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Kirk, Duckworth Spar at Agricultural Legislative Roundtable

Sen. Mark Kirk and Rep. Tammy Duckworth participated in an agricultural roundtable Wednesday in Normal, taking the stage separately and trading barbs throughout the day.

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    Sen. Mark Kirk and Rep. Tammy Duckworth participated in an agricultural roundtable Wednesday in Normal, taking the stage separately and trading barbs throughout the day, NBC 5's Mary Ann Ahern reports. (Published Wednesday, Aug. 24, 2016)

    Sen. Mark Kirk and Rep. Tammy Duckworth participated in an agricultural roundtable Wednesday in Normal, taking the stage separately and trading barbs throughout the day.

    During her time on stage, Duckworth addressed her plan to accept 200,000 refugees to America, 100,000 of which would come from Syria. The congresswoman warned that leaving children in refugee camps was tantamount to “jeopardizing American security."

    “If we leave kids to grow up in those refugee camps and we turn our back and we create a religious litmus test for who can come to this country, we are feeding ISIS propaganda,” Duckworth said. “We are growing the next generation of kids who will grow up to be people who shoot down American helicopters like the kid who shot me down.”

    Shortly thereafter, Kirk questioned the refugee vetting process.

    "She tried to tell you that the Syrians who are coming into the United States are somehow different,” Kirk said. “She’s asking you to suspend your common sense. They’re all from Syria."

    “We cannot make the same mistake that Europe did, letting all of these people in,” Kirk said.

    The senator noted that 1,000 Syrian refugees would “outnumber the number of FBI agents right here in Illinois.”

    “I think it’s better to pause the program and leave those people out of the United States,” Kirk said to a smattering of applause. “Let’s pick safety first."

    Last week, Kirk likened President Barack Obama to “the drug dealer in chief” for making a $400 million cash payment to Iran that was tied to the release of American prisoners. Duckworth called Kirk “unhinged” for the comments Tuesday during a speech in front of the City Club of Chicago. The word means "mentally unbalanced." Duckworth ultimately backed off when reporters asked if voters should consider the aftereffects of Kirk's 2012 stroke, the Chicago Tribune reported.

    The Republican responded during a press conference following the roundtable Wednesday. 

    "She is so desperate to run for office she would denigrate any stroke victim in America and make fun of them and that's awful," Kirk said. "You shouldn't do that. For people who have strokes, they can make tremendous comebacks mentally and physically."

    Last week, the Obama administration claimed the $400 million payment was used as leverage to push for the release of four U.S. prisoners.

    The payment was announced in January, a day after the Americans were freed and on the same weekend U.N. sanctions against Iran were lifted. The White House and State Department have denied Republicans’ claims that the transaction served as a ransom payment, claiming the timing was coincidental.

    According to the State Department, the $400 million was used by Iran to purchase weapons and equipment from the U.S. while the shah was still in control, Prior to the 1979 Iranian Revolution.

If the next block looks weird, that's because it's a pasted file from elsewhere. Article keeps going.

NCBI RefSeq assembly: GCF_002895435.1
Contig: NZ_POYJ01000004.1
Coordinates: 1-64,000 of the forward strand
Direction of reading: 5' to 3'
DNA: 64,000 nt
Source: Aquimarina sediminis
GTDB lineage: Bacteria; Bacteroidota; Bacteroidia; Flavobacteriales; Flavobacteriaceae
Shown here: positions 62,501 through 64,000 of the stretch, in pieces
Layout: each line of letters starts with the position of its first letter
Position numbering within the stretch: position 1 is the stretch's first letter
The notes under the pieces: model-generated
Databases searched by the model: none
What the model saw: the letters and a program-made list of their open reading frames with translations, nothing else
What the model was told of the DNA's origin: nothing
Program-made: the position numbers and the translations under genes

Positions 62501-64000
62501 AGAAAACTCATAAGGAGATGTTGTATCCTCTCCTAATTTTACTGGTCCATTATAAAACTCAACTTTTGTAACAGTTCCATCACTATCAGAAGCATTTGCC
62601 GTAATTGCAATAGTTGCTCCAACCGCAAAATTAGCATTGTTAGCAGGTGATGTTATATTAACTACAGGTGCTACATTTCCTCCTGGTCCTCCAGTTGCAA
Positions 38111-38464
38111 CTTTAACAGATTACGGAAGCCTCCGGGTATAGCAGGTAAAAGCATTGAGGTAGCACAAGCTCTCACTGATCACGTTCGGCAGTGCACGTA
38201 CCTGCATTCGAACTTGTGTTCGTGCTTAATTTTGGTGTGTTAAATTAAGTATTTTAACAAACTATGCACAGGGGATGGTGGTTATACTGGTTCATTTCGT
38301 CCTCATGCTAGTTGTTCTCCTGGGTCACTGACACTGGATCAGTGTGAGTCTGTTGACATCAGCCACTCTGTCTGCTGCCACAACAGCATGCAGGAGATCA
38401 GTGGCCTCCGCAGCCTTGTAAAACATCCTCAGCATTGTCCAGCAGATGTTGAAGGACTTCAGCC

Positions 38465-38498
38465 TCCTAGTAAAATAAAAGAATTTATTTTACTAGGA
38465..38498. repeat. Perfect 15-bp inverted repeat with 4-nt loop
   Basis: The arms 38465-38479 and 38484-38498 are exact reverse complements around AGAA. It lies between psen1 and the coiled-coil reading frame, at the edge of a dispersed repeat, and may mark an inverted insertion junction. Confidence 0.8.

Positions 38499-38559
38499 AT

Kirk refused to apologize for his controversial comments Wednesday, calling the $400 million cash transfer to Iran "unhinged."

    "My opponent called me unhinged for referring to the drug dealer practice, but I would say it’s unhinged to send $400 million in cash to terrorists,” Kirk said.

    After being asked if he has a problem filtering some of his comments, Kirk responded, “not at all.”

    “I have a problem, definitely, with sending $400 million in €500 notes directly to the ayatollahs,” Kirk said. “Remember, the State Department has changed its story very much on this. At first they said it was not ransom, now they say it was leverage.”

    During Duckworth’s press conference, the congresswoman wasn't surprised when a reporter told her that Kirk refused to apologize to the president.

    “That fits a pattern, doesn’t it,” Duckworth asked reporters. “He said a lot of really terrible things. Whether it was his ‘bro with no ho’ comment, or, you know, now this, calling the president the equivalent of a dealer in chief.”

    "I just don’t think that’s language befitting of a United States senator and I think it diminishes the office and he should apologize and let’s move on and let’s focus on what we need for the people of Illinois," she added.

    Meanwhile, White House Press Secretary Josh Earnest also responded to Kirk’s comment Wednesday.

    “This is not the first time that we’ve heard that kind of rhetoric from Senator Kirk,” Earnest said during a White House press conference. “And I don’t think that kind of rhetoric is consistent with the views of most people in Illinois about the efforts of President Obama to advance our interests around the would and prevent Iran from obtaining a nuclear weapon.”

    Earnest acknowledged that there was a “temptation” for politicians “to say outrageous things to try to get attention” during an election.

    "But that’s certainly no way to run a country and it’s certainly no way to confront issues that are as important as preventing Iran from obtaining a nuclear weapon, securing the safe return of U.S. Americans that are detained unjustly overseas and settling a 35-year-old financial dispute with an adversary of the United States in a way that saves taxpayers potentially billions of dollars,” Earnest said.

    According to election ratings released Wednesday, the New York Times gives Duckworth an 80 percent chance of winning Kirk's seat in November.